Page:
Stock Market News for October 01, 2015

Encouraging jobs report and strong rebound in biotech stocks boosted benchmarks on the last trading of the third quarter, which turned out to be the worst quarterly performance in four years. Better-than-expected jobs data from ADP offset dismal manufacturing data in Chicago on Wednesday. The Nasdaq posted its highest one-day gains in three weeks. The Dow, S&P 500 and Nasdaq ended in negative territory for both third quarter and September. The Dow registered quarterly losses for the third straight quarter.

For a look at the issues currently facing the markets, make sure to read today's Ahead of Wall Street article

The Dow Jones Industrial Average (DJI) jumped 1.5%, or 235.57 points, to close at 16,284.70. The Standard & Poor's 500 (S&P 500) surged 1.9% to close at 1,920.03. The tech-laden Nasdaq Composite Index closed at 4,620.16, gaining 2.3%. The fear-gauge CBOE Volatility Index (VIX) declined 8.7% to settle at 24.50. A total of around 8.52 billion shares were traded on Wednesday, higher than the last 20-sessions' average of 7.28 billion. Advancers outpaced declining stocks on the NYSE. For 74% stocks that advanced, 24% declined.

On Wednesday, Automatic Data Processing, Inc. ( ADP ) reported that privately-owned companies generated 200,000 jobs in September, higher than market expectations of 195,000. It was also higher than August's tally of 186,000. The gains were concentrated in the service sector, while manufacturing continued to struggle due to headwinds in the export markets and the weakness in the energy space.

The services sector added an aggregated 88,000 jobs in September while goods-producing industries added only 12,000. The construction industry had a very strong month, adding 35,000 positions, while manufacturing lost 15,000 jobs. Investors will remain focused on Friday's non-farm payroll report after this higher-than-anticipated ADP jobs data

However, MNI Indicators reported that the Chicago PMI declined from August's reading of 54.4 to 48.7 in September, indicating a contraction in manufacturing activity in Chicago as it decreased below 50. It was also significantly lower than the consensus estimate of 53. Slump in production growth and a drop in new orders were identified as main reasons behind the contraction.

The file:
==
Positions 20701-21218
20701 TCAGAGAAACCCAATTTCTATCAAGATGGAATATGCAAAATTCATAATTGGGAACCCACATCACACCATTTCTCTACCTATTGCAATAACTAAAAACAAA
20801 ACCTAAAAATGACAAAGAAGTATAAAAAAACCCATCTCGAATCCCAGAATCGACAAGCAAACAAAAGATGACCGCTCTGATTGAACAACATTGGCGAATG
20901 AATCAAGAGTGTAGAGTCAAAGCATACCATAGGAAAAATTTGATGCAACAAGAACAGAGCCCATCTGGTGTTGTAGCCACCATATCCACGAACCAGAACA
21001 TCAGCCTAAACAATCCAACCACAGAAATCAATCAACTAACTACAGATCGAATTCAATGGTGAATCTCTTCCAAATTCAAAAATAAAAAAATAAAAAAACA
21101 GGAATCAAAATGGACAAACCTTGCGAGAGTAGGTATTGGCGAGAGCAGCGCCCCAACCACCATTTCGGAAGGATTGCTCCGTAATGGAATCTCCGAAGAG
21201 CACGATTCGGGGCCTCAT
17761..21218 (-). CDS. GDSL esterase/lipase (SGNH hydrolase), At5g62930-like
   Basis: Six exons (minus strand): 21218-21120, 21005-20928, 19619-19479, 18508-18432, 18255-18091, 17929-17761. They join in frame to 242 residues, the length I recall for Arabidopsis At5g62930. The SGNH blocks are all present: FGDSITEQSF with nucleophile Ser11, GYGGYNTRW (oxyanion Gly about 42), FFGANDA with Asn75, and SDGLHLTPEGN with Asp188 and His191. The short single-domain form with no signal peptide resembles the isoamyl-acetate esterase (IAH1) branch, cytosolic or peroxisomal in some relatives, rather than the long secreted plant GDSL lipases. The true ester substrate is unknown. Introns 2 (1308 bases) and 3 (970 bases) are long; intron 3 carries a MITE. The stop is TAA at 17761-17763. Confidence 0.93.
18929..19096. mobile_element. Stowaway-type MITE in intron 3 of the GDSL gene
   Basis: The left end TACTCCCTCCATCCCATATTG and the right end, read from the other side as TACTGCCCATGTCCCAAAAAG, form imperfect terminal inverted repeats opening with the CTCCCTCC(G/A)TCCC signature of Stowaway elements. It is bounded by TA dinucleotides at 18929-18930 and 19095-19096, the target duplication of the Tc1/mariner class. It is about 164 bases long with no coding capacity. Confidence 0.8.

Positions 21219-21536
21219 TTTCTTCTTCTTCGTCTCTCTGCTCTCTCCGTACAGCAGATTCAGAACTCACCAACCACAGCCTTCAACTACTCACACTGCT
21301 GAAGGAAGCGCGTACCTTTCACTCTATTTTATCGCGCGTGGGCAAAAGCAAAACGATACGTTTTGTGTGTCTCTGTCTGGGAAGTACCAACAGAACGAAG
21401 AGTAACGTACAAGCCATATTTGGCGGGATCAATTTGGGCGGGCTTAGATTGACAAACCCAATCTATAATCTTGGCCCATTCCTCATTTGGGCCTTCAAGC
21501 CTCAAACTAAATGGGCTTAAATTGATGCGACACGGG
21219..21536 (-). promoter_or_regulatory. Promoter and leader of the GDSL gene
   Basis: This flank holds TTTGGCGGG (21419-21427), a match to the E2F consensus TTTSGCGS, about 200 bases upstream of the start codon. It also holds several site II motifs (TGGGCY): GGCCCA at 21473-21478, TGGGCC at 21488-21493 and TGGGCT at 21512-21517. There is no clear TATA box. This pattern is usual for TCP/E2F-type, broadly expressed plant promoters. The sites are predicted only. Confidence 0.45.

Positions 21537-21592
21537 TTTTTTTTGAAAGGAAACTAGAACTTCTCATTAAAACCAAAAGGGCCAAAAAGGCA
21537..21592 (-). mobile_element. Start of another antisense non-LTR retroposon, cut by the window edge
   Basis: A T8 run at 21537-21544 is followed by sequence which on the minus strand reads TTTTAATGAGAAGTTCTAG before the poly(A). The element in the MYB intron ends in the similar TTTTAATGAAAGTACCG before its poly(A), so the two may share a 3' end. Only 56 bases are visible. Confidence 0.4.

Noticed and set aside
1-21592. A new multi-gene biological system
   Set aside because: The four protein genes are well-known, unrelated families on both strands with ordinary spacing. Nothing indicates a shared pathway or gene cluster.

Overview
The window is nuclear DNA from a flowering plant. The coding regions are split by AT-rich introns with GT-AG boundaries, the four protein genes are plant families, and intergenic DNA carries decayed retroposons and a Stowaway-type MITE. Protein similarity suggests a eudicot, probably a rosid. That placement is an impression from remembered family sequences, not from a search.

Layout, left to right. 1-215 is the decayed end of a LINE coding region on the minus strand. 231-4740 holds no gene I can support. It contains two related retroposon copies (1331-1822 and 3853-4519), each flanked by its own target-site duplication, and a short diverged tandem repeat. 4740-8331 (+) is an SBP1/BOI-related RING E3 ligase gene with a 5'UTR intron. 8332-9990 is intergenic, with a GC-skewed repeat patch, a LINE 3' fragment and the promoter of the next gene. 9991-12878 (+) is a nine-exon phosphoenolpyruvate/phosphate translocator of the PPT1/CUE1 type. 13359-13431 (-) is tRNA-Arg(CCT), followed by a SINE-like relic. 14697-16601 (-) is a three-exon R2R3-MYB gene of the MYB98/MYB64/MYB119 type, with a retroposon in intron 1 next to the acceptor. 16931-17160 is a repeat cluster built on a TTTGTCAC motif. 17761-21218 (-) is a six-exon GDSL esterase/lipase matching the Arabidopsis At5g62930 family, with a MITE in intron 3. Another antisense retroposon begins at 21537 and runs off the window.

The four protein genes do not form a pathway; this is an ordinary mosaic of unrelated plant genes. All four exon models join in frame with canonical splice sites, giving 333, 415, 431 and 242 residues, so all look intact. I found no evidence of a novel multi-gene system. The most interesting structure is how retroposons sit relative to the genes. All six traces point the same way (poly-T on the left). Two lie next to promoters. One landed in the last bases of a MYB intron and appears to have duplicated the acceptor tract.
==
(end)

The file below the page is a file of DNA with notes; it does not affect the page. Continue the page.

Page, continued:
Meanwhile, biotech stocks rebounded strongly on Wednesday. The iShares Nasdaq Biotechnology (IBB) jumped 4.8% yesterday. Key biotech stocks including Celgene Corporation ( CELG ), Amgen Inc. ( AMGN ), Gilead Sciences Inc. ( GILD ), Regeneron Pharmaceuticals, Inc. ( REGN ) and Biogen Inc. ( BIIB ) gained 2.7%, 3.4%, 2.3%, 3% and 4.9%, respectively.

Moreover, the Consumer Discretionary Select Sector SPDR (XLY) was the best performer among the S&P 500 sectors. The sector gained 2.7% yesterday. Key stocks from the sector including, Inc. ( AMZN ), The Walt Disney Company ( DIS ), The Home Depot, Inc. ( HD ), Comcast Corporation ( CMCSA ) and Starbucks Corporation ( SBUX ) rose 3.2%, 2.8%, 2.3%, 3.2% and 2%, respectively. All of the 10 S&P 500 sectors finished in the green on Wednesday.

Additionally, encouraging consumer sentiment data out of China also boosted investor sentiment yesterday. The Westpac MNI Consumer Sentiment Indicator - a gauge of consumer sentiment in China - increased from August's 116.5 to 118.2 in China, its highest reading since May 2014.